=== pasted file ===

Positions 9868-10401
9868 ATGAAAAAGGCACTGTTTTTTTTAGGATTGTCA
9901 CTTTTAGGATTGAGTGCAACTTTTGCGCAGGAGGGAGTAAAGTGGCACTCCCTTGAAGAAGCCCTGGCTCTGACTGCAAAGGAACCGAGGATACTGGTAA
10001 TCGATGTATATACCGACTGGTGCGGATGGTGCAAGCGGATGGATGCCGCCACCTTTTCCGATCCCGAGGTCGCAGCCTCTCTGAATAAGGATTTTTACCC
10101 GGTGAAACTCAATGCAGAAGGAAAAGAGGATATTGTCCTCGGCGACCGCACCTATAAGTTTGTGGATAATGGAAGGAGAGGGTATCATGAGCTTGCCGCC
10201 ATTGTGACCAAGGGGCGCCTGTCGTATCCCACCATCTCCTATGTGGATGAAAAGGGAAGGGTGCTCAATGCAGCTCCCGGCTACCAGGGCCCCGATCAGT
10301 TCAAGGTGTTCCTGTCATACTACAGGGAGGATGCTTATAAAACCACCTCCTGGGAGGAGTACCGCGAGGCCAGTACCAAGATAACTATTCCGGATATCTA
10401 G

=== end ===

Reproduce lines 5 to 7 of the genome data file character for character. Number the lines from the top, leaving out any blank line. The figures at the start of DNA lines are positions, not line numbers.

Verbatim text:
10101 GGTGAAACTCAATGCAGAAGGAAAAGAGGATATTGTCCTCGGCGACCGCACCTATAAGTTTGTGGATAATGGAAGGAGAGGGTATCATGAGCTTGCCGCC
10201 ATTGTGACCAAGGGGCGCCTGTCGTATCCCACCATCTCCTATGTGGATGAAAAGGGAAGGGTGCTCAATGCAGCTCCCGGCTACCAGGGCCCCGATCAGT
10301 TCAAGGTGTTCCTGTCATACTACAGGGAGGATGCTTATAAAACCACCTCCTGGGAGGAGTACCGCGAGGCCAGTACCAAGATAACTATTCCGGATATCTA